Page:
Thursday, August 27, 2009

Catholics, Mormons, and Money: Churches and Pastoral Priorities

In my posting yesterday about Californians Against Hate’s charge that the Catholic diocese of Portland, Maine, is engaging in money-laundering in its battle to roll back the right of same-sex marriage in Maine, I noted that the California group also names the National Organization for Marriage (NOM) as one of the groups laundering money in the Maine battle.

I also noted that Californians Against Hate has accused NOM of being a front-group for the Mormon Church, through which LDS church funds are funneled into the battle against gay marriage. What I didn’t mention in yesterday’s posting—and this deserves attention—is that NOM is doing everything in its power to keep its financial records from public scrutiny. Even to the extent of flaunting IRS regulations for non-profits about public disclosure of 990 records.

As Right Wing Watch reported several days ago, the Washington Blade has requested copies of NOM’s latest 990 filings, and has apparently not received those copies. Californians Against Hate has also sent staff to the NOM office in Princeton, NJ, to request NOM’s 990 forms. Those staff were sent away empty-handed.

The group then sent two certified letters to NOM on 18 March asking again for copies of NOM’s latest 990 returns. NOM has not provided copies. Californians Against Hate believes that NOM operates two non-profits, a 501(c)4 called the National Organization for Marriage and a 501(c)3 called the National Organization for Marriage Educational Fund.

On 15 May, NOM asked for a three-month extension to the IRS filing deadline this year, and it is believed that NOM filed its current 990 report on 14 August—and so, as a non-profit, NOM was legally required to provide copies when the Washington Blade asked for them after that date. NOM can be fined by IRS for skirting federal regulations governing disclosure of donor information to non-profits.

As Right Wing Watch concludes, “NOM's finances are a complete mystery, and the group seems intent on keeping it that way for as long as possible.”

The refusal to disclose funding streams supporting this national organization combating gay rights is interesting, to say the least—particularly as NOM mounts high-profile (and highly-funded) media campaigns in both Maine and Iowa this summer. On the reasons that Californians Against Hate believes the Mormons are a major NOM funding group whose identity NOM wishes to keep secret for as long as possible, see the posting from that group to which I link above.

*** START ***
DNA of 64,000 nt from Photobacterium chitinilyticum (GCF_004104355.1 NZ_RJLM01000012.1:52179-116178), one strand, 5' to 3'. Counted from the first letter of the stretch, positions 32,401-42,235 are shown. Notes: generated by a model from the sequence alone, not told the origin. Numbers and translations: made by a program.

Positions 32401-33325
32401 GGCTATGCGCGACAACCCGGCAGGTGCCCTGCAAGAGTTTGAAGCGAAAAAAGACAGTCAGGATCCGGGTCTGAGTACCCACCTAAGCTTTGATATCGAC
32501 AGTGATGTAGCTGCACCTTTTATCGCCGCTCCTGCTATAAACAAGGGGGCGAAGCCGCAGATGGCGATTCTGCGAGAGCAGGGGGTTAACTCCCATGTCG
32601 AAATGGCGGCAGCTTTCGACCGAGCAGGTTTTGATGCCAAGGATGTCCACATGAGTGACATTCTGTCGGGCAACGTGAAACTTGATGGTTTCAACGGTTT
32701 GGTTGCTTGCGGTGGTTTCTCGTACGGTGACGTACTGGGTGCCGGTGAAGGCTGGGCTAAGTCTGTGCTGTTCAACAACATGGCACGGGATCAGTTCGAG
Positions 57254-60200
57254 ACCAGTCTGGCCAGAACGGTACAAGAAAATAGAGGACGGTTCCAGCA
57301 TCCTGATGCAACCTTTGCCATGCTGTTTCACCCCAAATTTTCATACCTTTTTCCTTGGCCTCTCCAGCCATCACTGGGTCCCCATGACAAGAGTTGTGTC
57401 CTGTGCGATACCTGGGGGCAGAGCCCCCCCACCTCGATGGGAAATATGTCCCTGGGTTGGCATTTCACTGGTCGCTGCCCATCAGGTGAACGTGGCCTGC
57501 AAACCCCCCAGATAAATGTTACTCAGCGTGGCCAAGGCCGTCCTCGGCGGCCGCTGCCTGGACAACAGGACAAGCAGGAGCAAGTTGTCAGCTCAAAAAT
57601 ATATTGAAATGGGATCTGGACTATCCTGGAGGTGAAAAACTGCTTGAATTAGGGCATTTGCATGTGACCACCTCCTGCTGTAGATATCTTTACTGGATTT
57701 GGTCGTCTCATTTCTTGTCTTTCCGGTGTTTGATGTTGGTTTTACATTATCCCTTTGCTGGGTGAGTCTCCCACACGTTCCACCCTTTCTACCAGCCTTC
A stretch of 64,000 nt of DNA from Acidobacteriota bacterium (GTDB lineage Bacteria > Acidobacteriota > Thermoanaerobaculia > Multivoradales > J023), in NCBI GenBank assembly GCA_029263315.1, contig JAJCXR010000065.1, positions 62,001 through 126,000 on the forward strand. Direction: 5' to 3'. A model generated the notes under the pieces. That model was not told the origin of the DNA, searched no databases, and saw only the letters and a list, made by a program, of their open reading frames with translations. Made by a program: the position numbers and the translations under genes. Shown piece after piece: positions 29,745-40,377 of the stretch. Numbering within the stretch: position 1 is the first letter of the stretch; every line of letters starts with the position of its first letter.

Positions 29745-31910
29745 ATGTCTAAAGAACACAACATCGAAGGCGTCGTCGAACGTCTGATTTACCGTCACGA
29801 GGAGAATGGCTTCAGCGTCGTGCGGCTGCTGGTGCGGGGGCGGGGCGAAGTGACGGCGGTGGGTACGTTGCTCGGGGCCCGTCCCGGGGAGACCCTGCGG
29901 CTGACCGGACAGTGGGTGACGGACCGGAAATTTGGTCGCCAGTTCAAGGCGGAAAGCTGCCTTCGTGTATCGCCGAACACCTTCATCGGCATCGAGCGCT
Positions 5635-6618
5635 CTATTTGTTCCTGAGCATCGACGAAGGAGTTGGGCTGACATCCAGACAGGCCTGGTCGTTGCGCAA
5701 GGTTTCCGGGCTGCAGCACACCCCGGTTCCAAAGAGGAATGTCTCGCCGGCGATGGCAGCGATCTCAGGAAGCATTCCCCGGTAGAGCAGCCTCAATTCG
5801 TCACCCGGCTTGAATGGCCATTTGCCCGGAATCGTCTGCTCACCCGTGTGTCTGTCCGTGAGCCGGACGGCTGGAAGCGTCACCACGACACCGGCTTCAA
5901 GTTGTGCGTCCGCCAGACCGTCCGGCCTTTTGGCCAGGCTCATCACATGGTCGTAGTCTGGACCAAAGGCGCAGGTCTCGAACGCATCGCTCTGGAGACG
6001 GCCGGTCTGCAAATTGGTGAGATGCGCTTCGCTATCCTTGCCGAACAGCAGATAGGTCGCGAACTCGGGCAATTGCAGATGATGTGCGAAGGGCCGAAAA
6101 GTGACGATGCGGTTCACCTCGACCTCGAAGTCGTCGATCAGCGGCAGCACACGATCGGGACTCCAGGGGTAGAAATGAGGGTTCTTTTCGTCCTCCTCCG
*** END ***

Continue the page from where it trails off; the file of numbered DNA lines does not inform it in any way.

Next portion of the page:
And re: the story of the Maine Catholic diocese’s choice to help fund the battle to remove the right of marriage from gay citizens of that state, check out this posting at Pam’s House Blend. As Pam notes, the cartoon by Mike Ritter of Southern Voice about the strange pastoral responsibilities of the Maine diocese is brilliant.

And there’s more news in the unfolding story of another Catholic diocese of the Northeast in which gay persons have been targeted as money flows around behind the scenes to pay off cases of clerical sexual abuse of minors. This is the Bridgeport, Connecticut, diocese, about which I have posted a number of times in the past (see here and click the Connecticut label for previous postings).

As the posting to which I’ve just linked notes, on 19 July the Bridgeport diocese appealed to the U.S. Supreme Court as it continues to try to keep its files on clergy sex abuse cases sealed. On Tuesday, Justice Ruth Bader Ginsberg denied (h/t Clerical Whispers) the diocese’s request.

The diocese wants to keep sealed more than 12,600 pages of depositions, exhibits, and legal arguments from 23 lawsuits against priests from the Bridgeport diocese. Most of these suits were filed in the mid-1990s, and were settled by the diocese in 2001 for undisclosed amounts of money.

The diocese’s preference is to keep these documents sealed forever, but several media outlets have filed suit to have the files opened. The Connecticut Supreme Court has ruled that twice that the documents should be unsealed.

And so back to Mike Ritter's cartoon, which shows two bishops deliberating over a diocesan budget. As the cartoon notes, in hard economic times, we need to prioritize.

And so it shows us the bishops' list: keep churches open; feed the poor; attend to the needs of those sexually abused by clerics. All of those items are crossed out.

The priority item is to fund gay-bashing campaigns. And if that's Jesus's priority, and if churches that make this a priority while people go hungry (my aunt's church's food pantry is handing out record baskets of food these days) and without medical treatment, I'll eat my hat--or any miter a bishop wants to send me to chew on.